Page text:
It also has a power saving mode for the forgetful. For a certain time range, like when you expect to be sleeping, it’ll put it in airplane mode for you, and do a few other things to save battery life. It also has a power saving mode for when the unit drops below a certain % of remaining battery. But charging this is easy. The charger that came with it has a funny shape, and charged it from 10% up to full in under 2 hours. You can also use micro USB cables for charging as well as moving data to and from the device. My Windows 7 computer had no problem recognising it.
Like most Android tablets, nearly all apps scale well. The Facebook app for Android tablets is NOT as good as the phone app, so someone over there needs to show Android a bit more love. A few apps seem to be completely unavailable, and I’m not sure why they couldn’t just scale their phone version. I’m talking about Kayak and Southwest Airlines. I have those apps on my phone, and they’re not even in the Market, according to my tablet. With a pile of Android tablets coming out this summer, developers need to catch up.
Other nice features include REAL GPS, which means real navigation, vibration for notifications, and loud although tinny speakers. When I plugged my external speakers into the headphone jack, it sounded great. It has a 5MP rear camera, though no flash, and a front-facing cam I haven’t tried yet. It has Bluetooth, though I haven’t tried that yet either. I’d be more likely to plug in headphones than to burn the battery with Bluetooth headphones.
Yes, it can use a stylus pen. They are selling that separately. I am not sure I’d have much use for it, so I didn’t buy it yet. However, I think this is a keeper, so I need to get my Zagg and some sort of Otterbox or silicone case.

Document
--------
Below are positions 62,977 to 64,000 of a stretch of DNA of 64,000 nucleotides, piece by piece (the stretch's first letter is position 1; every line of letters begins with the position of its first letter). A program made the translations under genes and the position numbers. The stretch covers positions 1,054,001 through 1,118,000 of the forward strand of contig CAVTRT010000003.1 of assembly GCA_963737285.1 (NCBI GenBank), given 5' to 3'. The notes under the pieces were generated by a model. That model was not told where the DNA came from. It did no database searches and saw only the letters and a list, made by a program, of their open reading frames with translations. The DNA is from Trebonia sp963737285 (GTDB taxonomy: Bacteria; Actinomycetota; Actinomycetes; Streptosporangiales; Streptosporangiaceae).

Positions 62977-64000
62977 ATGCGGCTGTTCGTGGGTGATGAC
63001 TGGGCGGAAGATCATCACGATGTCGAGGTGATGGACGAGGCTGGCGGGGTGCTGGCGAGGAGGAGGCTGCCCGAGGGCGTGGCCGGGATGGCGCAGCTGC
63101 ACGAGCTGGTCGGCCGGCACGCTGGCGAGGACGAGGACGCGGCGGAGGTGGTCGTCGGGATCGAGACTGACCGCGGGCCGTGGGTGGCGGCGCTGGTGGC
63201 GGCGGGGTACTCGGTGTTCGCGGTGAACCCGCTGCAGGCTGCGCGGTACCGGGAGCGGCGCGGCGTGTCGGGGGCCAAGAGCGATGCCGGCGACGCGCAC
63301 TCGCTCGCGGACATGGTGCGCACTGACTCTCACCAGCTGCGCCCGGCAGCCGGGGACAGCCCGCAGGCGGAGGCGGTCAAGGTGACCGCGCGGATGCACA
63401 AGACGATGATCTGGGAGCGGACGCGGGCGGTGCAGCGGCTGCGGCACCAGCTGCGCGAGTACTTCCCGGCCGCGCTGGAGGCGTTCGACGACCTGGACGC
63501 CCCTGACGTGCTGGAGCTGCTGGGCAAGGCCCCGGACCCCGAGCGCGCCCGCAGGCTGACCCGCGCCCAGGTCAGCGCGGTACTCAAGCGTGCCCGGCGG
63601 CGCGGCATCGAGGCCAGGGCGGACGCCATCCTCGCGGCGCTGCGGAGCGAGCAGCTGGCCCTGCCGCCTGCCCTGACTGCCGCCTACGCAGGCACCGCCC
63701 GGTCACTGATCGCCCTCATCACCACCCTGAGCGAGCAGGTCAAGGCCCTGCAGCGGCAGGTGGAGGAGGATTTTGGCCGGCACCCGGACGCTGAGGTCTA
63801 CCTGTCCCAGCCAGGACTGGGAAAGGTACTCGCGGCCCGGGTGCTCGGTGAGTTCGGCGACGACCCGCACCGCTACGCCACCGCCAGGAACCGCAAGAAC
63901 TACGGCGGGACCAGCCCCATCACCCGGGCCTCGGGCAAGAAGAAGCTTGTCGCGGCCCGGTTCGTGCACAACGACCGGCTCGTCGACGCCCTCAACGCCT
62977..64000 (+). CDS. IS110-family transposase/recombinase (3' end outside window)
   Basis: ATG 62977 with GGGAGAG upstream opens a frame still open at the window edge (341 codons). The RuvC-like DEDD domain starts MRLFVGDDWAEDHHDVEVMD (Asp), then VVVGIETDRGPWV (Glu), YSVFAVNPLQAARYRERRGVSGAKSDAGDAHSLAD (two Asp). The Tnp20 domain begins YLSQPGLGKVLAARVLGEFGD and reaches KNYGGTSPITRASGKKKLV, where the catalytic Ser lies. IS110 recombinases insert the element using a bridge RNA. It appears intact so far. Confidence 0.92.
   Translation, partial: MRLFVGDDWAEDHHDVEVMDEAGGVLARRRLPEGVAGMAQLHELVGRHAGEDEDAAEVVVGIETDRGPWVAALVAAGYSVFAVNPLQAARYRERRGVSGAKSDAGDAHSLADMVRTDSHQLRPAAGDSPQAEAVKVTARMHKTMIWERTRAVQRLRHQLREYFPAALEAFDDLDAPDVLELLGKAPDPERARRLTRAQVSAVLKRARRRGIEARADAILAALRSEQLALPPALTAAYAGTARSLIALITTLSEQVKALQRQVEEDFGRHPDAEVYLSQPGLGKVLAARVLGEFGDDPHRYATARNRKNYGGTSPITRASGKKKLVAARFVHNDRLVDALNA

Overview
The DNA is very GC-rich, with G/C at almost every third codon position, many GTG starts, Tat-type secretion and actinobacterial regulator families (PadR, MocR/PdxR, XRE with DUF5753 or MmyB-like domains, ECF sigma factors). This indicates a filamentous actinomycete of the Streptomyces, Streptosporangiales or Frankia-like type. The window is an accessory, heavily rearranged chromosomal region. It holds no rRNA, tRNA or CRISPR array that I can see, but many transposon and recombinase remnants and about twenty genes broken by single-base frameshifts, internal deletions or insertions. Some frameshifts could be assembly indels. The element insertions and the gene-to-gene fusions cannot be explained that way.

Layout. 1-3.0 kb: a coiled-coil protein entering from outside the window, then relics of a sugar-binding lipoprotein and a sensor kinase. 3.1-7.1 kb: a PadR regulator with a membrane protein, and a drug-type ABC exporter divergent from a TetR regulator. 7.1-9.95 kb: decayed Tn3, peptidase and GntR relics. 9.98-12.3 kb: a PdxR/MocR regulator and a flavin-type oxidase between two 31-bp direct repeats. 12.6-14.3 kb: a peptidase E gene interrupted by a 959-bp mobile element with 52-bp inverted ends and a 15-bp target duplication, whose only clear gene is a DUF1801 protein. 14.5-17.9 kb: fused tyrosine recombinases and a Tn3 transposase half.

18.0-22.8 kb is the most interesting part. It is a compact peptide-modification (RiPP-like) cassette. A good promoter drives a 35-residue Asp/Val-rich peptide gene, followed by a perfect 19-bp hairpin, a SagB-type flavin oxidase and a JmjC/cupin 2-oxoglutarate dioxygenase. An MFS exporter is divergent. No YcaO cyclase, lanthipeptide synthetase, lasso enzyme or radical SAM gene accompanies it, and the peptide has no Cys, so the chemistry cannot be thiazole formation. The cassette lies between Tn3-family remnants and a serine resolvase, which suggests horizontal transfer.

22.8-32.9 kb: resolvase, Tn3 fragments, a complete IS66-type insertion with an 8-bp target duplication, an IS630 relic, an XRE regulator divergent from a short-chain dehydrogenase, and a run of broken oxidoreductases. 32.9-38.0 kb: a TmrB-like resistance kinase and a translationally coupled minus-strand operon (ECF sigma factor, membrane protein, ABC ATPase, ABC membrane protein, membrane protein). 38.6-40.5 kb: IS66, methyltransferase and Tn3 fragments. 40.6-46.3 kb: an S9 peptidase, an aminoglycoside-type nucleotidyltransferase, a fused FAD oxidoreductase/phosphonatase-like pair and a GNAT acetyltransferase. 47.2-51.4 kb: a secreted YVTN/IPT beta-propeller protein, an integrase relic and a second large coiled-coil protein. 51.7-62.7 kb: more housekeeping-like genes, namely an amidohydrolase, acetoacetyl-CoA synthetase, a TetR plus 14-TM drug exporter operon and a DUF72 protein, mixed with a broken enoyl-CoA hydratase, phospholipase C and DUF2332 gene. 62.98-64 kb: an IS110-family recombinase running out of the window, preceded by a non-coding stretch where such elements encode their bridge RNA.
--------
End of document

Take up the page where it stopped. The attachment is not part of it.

In short, it’s definitely worth checking out if you are thinking about an Android tablet. I like the idea of the 10″, but I’m not sure I could hold one AND swipe type comfortably. So this may be the right size for me. It’s solid, HTC is a great brand, and as this is my 5th HTC device, I have really come to trust them.
Today, 26 April 2011, was the big product launch for the Asus Transformer. It’s their first Android tablet. Got great reviews. Had an amazing price point ($399), and some interesting accessories. Everybody wanted it. I was waiting for it. Had my trip to Best Buy blocked out in my calendar. Asus’s Facebook fan page laid out the launch and where you can get it:
But a funny thing happened. They appear to mostly be vapourware. Amazon claims to have sold out within minutes. Best Buy’s website said sold out online and none in stores. I went to Best Buy. They said there were none in stores, none in their warehouse, and their store system didn’t even have the sku… making them think it was online only. Evidently nobody has them.